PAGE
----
Project details

Jeyll, Foundation, Gulp, Netlify
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Coded Internets longest standing client, Chase Podiatry & Chiropody recently requested an update to their old website initially create in 2013. This latest Chase Podiatry & Chiropody website is designed to reduce the cost and time spent maintaining the website, whilst keeping it simple to add and maintain content.

There was no specific brief for this project, so it was decided that a static site would be the preferred technology for this site. Jekyll was chosen as the site generator, with the Foundation CSS framework providing UI components. These two were combined with custom Gulp build script that was responsible for collecting the various SCSS and JavaScript components into minimal files that can be effectively cached by browsers.

The site features cosmetic parallax background images to break up the copy text into more manageable sections. The parallax effect gives the otherwise flat site some depth and keeps the pages visually interesting.

Building on the reputation developed from the previous website, the latest site performs well on search engine, often coming top for the terms it is targeting despite increasing competition. Optimisation focuses on providing high quality informative content, saving time on the traditional targeted optimisation in favour of a more natural approach. This has proven highly successful with organic traffic rising substantially since launch.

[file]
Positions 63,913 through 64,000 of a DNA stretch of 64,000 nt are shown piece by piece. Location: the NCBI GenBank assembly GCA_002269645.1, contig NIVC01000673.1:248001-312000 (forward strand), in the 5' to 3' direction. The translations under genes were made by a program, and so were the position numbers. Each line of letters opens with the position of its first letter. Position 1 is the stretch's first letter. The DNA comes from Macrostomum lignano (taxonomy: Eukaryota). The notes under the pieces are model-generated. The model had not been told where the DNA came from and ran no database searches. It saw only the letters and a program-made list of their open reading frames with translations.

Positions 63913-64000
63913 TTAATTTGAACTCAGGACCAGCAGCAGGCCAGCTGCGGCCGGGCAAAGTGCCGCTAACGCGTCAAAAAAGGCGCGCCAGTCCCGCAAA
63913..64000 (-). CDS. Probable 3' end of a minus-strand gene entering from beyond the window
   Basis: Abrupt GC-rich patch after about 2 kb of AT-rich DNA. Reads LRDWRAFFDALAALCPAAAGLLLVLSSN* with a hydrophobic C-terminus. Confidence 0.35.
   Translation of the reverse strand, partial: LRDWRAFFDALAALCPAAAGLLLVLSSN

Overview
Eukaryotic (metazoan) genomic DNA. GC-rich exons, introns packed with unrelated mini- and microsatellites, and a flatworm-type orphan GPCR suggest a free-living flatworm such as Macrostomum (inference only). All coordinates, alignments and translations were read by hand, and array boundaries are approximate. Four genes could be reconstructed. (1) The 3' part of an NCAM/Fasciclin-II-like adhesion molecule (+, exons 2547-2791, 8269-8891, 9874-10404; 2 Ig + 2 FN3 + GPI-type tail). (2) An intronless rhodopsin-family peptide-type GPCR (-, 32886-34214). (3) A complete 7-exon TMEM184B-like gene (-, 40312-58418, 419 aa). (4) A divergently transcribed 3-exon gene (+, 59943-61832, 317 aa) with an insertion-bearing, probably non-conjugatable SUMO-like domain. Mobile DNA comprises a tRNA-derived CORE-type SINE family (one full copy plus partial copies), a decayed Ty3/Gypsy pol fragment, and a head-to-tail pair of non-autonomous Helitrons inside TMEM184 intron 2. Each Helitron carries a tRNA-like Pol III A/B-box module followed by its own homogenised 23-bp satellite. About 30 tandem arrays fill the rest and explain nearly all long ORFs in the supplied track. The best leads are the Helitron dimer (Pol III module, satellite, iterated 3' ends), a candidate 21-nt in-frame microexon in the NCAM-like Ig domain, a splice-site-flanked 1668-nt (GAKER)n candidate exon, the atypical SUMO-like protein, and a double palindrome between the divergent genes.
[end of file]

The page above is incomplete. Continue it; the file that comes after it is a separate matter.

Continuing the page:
This marked the first website hosted by Coded Internet using the Netlify platform, providing CDN accelerated hosting with automatic free HTTPS support, deploy previews and split traffic testing. The site content is stored in a GitHub Repository and deploys are automatic when the site is pushed. By utilising the GitHub online editor, this allows business owners to update the site without deploying it to production, then administrators can merge the branch to make the site live. htmltest is used to verify the site contents before the deploy is allowed to go live.

The true test for this website came when shortly after launch it was noticed that an inconsistent logo had been used in digital media compared with the printed signage in the practice. Switching this proved a trivial exercise, simply committing and pushing the new logo to git. Netlify and Gulp took care of the rest, and the new logo was live in under a minute.